Guide to B Vitamins: Natural Sources and Benefits

 

B Vitamins are essential to your well-being for a variety of reasons. Most attribute the use of B vitamins to help combat stress and/or fatigue, but there are many other uses for the various B Vitamins.

Read on to learn about the different B Vitamins, where to find them and how they can benefit your health.

 

 

B1, also known as Thiamine, is found mainly in brewer’s yeast, dairy, egg yolks, whole grains and is best known to enhance brain function, circulation, digestion and energy production. Those with Diabetes and any nerve damage would benefit from taking this B vitamin. 

 

B2, also known as Riboflavin, is found in almonds, some breakfast cereals, meats and nuts. It is an essential component to antibody production. It helps generate energy and tissue respiration allowing for proper oxygen  and carbon dioxide to flow in your bloodstream. Riboflavin also assists in reducing the effects of stress.

 

B3, also known as Niacin, is found in beef liver, chicken, broccoli, carrots, eggs fish, nuts, whole wheat. Vitamin B3 is essential for circulation, skin and nerves while also assisting in converting food into energy.
It is important to note that when looking for a supplement it would be best to find a “No-Flush” product. Niacin Flush is a side effect that can happen when one takes large doses of Niacin. It is like having a sunburn and a hot flash all at once!

 

B5, also known as Pantothenic Acid, is found in poultry, eggs, legumes, mushrooms, royal jelly and whole wheat. B5 is best known to help with stamina and to alleviate stress.

 

B6, is found in bananas, brown rice, carrots, chicken, eggs, fish, whole grain cereals just to name a few. B6 is best known to assist with the promotion of red blood formation. When your red blood cells are not at an optimal level it can cause Anemia. B6 is also important in sodium-potassium balance thus helping your kidneys work properly. B6 is also good for metabolism and immune function.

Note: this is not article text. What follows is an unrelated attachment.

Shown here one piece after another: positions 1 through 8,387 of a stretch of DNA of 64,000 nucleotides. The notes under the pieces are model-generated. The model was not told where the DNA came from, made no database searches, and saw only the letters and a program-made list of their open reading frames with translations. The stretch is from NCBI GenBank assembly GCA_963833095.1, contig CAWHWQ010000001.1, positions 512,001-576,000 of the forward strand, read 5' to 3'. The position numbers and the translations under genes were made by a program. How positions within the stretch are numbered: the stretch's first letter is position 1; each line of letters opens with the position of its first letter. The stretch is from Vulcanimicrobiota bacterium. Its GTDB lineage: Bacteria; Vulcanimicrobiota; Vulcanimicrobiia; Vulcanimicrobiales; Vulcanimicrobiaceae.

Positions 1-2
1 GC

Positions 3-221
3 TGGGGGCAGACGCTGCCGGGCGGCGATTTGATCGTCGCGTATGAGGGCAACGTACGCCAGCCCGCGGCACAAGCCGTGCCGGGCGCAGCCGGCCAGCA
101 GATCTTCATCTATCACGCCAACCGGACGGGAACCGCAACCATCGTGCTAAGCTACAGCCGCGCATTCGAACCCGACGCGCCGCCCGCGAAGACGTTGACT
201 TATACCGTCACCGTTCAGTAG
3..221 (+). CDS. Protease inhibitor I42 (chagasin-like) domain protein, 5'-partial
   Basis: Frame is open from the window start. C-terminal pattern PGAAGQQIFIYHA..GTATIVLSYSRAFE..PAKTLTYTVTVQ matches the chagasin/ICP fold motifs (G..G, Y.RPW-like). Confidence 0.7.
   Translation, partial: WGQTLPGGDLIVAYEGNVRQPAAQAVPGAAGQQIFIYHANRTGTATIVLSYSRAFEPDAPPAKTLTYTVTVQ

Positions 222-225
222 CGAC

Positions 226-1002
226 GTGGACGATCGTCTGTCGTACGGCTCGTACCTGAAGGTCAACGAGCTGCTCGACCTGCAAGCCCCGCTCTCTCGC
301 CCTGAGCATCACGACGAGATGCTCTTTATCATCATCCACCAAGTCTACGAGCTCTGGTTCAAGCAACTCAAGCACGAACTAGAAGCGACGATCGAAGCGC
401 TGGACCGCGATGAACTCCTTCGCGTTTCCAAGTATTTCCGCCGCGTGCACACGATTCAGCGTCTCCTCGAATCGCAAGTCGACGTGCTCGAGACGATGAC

B7, best known as Biotin, is found in meat, fish, eggs, fruit, milk, vegetables and nuts. Biotin is best known for its benefits with hair growth, strengthening weak nails and to improve your skin complexion. Biotin is also used to assist with nerve damage.

 

B9, also known as Folate/Folic Acid, is found in asparagus, brewer’s yeast, fortified grains, leafy grains, rice germ and spinach. This B vitamin is essential in the genetic, metabolic and nervous system process. Hence why it is one of the #1 recommended vitamins for pregnant women! B9 is needed to maintain healthy red blood cells.

Folate occurs naturally in foods while Folic Acid is synthetic. The human body does handle Folic Acid well and many of our bodies are not able to convert the Folic Acid into its active form of Folate. 

 

B12 is found in Brewer’s Yeast, clams, daily, eggs, fish, and soy. B12 helps prevent anemia and is needed for cell formation, digestion, absorption of food and metabolism. Those with Autoimmune Disease and various intestinal disease i.e. celiac disease, gastrisis,Chrohns Disease would benefit from B12. Along with those suffering from Anemia.

 

*When taking an additional B Vitamin make sure to not take it at the same time as your multivitamin. When taking any B vitamin your body will only absorb what it needs at that specific time and then flush out the rest! 

Check out our collection of Vitamin B supplements and save an extra 15% our already discounted prices with code BSALE15. 

 

As always, contact us at info@vitaminmom.com with any questions or concerns.